- Mental Health
Blah, bleurgh, and meh: the purgatory of being neither here nor there.
So. It's been awhile. I don't even remember what I last wrote on here, and right now it seems too complicated to go and look. So, to sum up: after our eldest daughter was diagnosed with childhood anxiety and depression, my husband and I decided I would quit my office job and try to work as a freelance writer from home so that I could spend more time with both of the kids. The timing proved rather good, as shortly after that, we discovered that hubby would be gone with the army for the summer (it was supposed to be longer, but ended up being for only the summer. But that's a whole other conversation), so me being home full time would provide at least some stability for the kids, right?
And there's the rub. I don't feel particularly stable. Earlier this spring, after my shrink fiddled with my meds a bit, I was feeling great. I felt like me again. I felt that maybe, just maybe, I would be able to get on with my life, a life where I had the energy to be a friend and give to people and to be in a room at someone else's house and be able to actually sit down and chat with them, as opposed to needing to pace the whole time. And for a while, I could. I went out with friends. I helped my grandma move. I re-visited people and places I hadn't been able to get near to for a long time before that. Yes, I had some new limits, but I recognized them and abide by them. And, boy, was I proud of myself for having won.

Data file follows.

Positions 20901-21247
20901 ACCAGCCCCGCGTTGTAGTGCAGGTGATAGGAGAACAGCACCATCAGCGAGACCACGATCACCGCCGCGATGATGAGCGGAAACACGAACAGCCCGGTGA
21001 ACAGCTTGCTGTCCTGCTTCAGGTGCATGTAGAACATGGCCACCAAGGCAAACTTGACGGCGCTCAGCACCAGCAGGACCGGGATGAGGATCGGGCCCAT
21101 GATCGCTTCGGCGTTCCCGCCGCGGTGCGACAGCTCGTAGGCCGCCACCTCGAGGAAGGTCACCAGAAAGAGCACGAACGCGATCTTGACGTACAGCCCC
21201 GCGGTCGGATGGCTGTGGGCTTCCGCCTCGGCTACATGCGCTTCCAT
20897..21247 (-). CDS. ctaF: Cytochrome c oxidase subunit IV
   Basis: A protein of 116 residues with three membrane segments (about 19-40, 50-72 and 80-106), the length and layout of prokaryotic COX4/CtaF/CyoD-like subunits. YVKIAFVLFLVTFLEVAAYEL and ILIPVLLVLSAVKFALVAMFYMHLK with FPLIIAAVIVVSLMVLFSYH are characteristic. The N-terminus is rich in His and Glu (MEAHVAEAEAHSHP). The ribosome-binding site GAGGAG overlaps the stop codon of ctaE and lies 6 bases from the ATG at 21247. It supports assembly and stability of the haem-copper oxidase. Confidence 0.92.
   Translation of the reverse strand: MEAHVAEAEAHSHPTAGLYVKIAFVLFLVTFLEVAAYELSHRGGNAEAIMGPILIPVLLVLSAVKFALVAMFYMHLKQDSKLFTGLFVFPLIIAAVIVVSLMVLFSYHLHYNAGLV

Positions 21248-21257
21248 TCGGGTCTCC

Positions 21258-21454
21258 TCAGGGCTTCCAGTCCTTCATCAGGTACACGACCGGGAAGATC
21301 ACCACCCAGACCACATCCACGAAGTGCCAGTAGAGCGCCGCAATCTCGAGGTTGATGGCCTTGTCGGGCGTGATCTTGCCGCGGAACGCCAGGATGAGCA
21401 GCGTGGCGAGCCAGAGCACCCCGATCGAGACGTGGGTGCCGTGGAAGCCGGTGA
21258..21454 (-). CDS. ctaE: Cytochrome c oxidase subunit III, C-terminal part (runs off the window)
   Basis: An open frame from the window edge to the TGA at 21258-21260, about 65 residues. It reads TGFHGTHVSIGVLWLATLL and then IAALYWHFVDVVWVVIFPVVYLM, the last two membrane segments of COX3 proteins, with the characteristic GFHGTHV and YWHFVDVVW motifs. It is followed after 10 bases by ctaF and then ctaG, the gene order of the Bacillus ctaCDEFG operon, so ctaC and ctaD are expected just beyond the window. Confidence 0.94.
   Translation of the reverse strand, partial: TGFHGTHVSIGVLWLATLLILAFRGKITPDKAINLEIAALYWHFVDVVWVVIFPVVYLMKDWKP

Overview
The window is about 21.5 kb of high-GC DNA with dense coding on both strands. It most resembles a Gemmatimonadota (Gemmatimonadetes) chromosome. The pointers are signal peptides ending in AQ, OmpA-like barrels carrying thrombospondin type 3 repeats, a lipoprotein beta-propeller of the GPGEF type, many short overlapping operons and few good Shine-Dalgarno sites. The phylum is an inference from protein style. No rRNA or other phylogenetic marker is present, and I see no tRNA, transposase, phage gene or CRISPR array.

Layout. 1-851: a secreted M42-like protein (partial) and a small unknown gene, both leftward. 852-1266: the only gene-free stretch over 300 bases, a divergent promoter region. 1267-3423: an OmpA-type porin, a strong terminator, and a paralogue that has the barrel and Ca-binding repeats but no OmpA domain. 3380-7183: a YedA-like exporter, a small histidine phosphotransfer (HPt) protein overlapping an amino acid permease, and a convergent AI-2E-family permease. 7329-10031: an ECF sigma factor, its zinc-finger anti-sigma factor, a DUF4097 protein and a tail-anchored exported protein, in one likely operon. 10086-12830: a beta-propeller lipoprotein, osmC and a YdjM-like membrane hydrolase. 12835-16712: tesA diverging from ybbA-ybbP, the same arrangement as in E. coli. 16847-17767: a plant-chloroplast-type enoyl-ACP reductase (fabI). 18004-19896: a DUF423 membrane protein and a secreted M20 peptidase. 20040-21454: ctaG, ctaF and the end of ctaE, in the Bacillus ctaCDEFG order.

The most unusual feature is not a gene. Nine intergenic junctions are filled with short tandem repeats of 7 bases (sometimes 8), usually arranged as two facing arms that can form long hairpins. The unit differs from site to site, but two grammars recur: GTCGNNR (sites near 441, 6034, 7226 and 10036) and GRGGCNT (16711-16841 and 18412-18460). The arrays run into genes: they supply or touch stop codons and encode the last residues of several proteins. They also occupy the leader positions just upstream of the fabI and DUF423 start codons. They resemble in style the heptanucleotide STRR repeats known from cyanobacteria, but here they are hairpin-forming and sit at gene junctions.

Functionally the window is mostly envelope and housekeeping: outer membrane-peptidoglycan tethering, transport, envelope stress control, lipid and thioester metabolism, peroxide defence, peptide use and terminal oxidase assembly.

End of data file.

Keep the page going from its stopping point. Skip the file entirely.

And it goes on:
I`m not sure when it started going downhill again - all I know is that the anxiety is alive and, if not well, still very much present. I was trying to think about how to best describe it to Chris the other day, and the only thing I could come up with was that the core of my body is made up of anxiety. It bubbles and roils and spits and flares. It is ever-present. It takes almost everything I have to keep it contained in that one place. It renders me incapable of ever being truly still and calm. It exhausts me. It leaves me with nothing to give to my children. This knowledge sends me creeping back towards depression.
What this means is, I am living life just by going through the motions most days. I get out of bed because I have to get the girls ready for school. I shower because I know that I should. I make meals because the girls are hungry. I do laundry so that they have clean clothes. I do those things because I know that I should, and because I know that my girls deserve all of that and more. The idea of the girls needing something is almost like a life preserver that I cling to, as it keeps me afloat above sinking into depression and hopelessness when I don`t have the energy to do it for myself.